SALT LAKE CITY – If you’ve seen “The Rules of
Attraction,” you know what the best part of the movie was.
No, not James Van Der Beek with his shirt off. It was that funny gay guy who appeared midway through and disappeared about 10 minutes later.
Though he was only on screen for a short time, that guy had the funniest line of the movie (“Drunk … I’m drunk,” which was repeated several times on the drive to Utah) and essentially made my $6 worthwhile.
Such was the case at Rice-Eccles Stadium in Salt Lake City on Saturday, where two supporting characters stole the show.
That’s right. I’m talking about the punters.
If the punters hadn’t come to play, Saturday’s game would have been about as intriguing as the drive through southern Wyoming. I have to extend on this:
Ever want to be surrounded by everything and nothing, all at the same time? Take I-80 west. Nature will be all around you – in its ugliest forms.
Rock formations abound look like they were poured from a Wendy’s frosty machine. Arid brush screaming silently for death. Every turnoff displaying more truck stops than houses.
It is a windy desert without any sand. The entire landscape looks stolen straight from Tatooine. No wonder Luke Skywalker wanted out of this place so bad – it’s crap-tastic!
But I digress.
CSU punter Joey Huber provided a much-needed jump start to the Rams’ slumping special teams units by putting together his first consistent performance of the year (and, according to him, of his career).
In the fourth quarter, with Utah mounting a charge to get back in the game, Huber sent the pigskin into orbit, drilling a 72-yard missle to the Utah three-yard line. Singlehandedly, Huber had turned the game’s momentum.
On the other side of the ball, following two colossal shanks from regular punter Brian Lewis, Utah decided to go on the attack, using safety Morgan Scalley on a fourth down option. When snapped, Scalley would try to run for the first down. If he couldn’t get it, he’d kick it. He tried this six times and made it three.
Desperate times call for desperate meaures, and these were the coolest fourth downs I had ever seen.
The punters (or safeties, as it were) had made the game fun. They turned fourth down from an automatic gimme into an exciting play, which is more than could be said about the bulk of the contest.
Early on, the Rams got up 14-0, but it didn’t feel like they were on the verge of domination.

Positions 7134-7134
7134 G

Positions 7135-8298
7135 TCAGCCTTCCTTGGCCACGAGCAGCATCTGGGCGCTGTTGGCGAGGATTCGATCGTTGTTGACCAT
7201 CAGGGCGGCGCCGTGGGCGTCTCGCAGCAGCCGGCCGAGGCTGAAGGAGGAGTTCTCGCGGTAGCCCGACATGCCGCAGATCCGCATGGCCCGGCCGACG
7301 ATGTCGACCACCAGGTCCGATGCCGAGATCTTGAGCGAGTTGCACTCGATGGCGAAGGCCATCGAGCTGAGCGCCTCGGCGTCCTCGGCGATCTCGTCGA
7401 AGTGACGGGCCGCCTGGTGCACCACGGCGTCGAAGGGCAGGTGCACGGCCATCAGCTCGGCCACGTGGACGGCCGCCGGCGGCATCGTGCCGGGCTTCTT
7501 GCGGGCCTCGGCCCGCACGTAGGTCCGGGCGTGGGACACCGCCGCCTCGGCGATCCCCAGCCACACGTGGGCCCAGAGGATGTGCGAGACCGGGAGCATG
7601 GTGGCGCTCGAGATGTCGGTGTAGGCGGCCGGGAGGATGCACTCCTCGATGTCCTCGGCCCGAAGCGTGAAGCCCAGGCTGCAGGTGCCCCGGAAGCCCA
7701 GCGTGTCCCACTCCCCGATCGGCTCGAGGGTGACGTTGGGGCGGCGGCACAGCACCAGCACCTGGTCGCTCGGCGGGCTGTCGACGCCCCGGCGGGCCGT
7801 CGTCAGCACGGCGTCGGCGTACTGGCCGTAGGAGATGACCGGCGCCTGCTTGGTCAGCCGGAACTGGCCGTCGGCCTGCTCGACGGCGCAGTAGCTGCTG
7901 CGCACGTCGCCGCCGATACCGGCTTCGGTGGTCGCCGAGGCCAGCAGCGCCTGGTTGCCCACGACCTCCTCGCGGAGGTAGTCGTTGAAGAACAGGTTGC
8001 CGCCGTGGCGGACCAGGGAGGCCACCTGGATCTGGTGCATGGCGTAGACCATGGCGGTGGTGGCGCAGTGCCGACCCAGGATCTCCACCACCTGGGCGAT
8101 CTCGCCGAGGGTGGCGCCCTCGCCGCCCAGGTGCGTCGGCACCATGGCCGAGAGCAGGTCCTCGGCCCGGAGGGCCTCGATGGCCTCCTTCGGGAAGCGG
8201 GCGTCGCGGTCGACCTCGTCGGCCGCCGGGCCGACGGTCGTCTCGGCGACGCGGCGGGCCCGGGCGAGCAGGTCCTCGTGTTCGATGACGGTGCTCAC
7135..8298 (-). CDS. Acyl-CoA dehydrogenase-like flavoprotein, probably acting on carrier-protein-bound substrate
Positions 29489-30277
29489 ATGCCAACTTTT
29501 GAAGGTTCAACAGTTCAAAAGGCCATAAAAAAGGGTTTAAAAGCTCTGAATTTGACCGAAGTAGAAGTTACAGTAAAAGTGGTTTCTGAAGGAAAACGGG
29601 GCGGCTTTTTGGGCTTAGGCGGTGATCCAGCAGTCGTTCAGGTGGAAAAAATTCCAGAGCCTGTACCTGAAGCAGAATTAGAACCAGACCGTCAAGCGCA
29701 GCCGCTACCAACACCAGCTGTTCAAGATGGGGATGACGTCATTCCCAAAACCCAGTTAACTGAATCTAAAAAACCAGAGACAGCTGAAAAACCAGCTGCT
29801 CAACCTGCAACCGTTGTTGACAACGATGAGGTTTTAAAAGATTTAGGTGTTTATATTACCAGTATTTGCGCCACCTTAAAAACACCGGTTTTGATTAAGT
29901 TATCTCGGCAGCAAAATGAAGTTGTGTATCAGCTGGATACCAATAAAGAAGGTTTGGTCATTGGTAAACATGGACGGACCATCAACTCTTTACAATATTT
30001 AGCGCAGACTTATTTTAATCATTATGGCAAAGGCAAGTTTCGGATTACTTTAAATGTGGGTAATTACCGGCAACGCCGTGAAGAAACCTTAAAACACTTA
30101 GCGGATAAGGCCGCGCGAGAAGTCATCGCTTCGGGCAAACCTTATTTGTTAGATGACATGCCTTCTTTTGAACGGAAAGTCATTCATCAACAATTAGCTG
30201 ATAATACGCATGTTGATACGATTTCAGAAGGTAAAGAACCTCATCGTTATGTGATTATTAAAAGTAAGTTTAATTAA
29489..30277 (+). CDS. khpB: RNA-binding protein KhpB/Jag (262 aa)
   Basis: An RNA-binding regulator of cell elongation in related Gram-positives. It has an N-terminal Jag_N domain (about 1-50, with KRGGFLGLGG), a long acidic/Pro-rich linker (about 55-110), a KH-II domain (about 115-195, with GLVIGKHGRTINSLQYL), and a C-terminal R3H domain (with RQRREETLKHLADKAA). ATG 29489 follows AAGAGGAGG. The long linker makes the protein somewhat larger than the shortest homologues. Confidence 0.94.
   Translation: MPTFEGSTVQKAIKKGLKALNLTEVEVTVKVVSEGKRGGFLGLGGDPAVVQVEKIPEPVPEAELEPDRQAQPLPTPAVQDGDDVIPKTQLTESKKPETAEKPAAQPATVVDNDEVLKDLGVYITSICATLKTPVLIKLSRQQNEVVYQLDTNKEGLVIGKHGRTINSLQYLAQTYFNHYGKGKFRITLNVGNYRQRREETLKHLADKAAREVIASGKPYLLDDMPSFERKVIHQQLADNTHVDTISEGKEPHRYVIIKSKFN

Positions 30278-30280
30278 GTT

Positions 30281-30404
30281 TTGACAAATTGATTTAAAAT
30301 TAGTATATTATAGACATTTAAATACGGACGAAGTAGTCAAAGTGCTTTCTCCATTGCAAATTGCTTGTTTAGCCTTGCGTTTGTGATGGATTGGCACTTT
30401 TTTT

The Utes then pulled to within 14-7, but it didn’t feel like they would come back. The game was close at half, 21-7, but hardly anyone besides the players seemed to feel the intensity.
Maybe it was because this game was, once upon a time, supposed to be for the Mountain West championship. Maybe a hearty dose of tailgating had left most of the announced “paid” attendance of 34,374 a little tired. Or maybe, just maybe, it was that average of a game.
In the first half, only the punters stood out from the crowd. The second half seemed to wake people up, but the punters were the ones drawing the most attention.
There were a lot of efforts, a lot of plays and a few story lines. Problem was there were no superlative efforts, no outstanding plays, no fascinating story lines.
Besides several fourth downs, it wasn’t until the game’s final series – an electric goal-line stand by the Rams’ defense – that I felt any real excitement about this game.
And even as Utah had drawn nearer to tying the score, all I could do was roll my eyes and say, “Here we go again,” like this was commonplace.
I realize now our Rams have succeeded in providing intensity inflation. Scarcity breeds value, and for CSU, close games are anything but scarce.
While the weekly “Rams make it close then hang on for victory” storyline had me drifting, it was the punters who drew me back, who made the game intense again, who gave me the kick in the pants I needed.
Punters will never be lead characters, but on any given game day, they CAN be like that funny gay guy who turns the movie around.
“Drunk … I’m drunk.”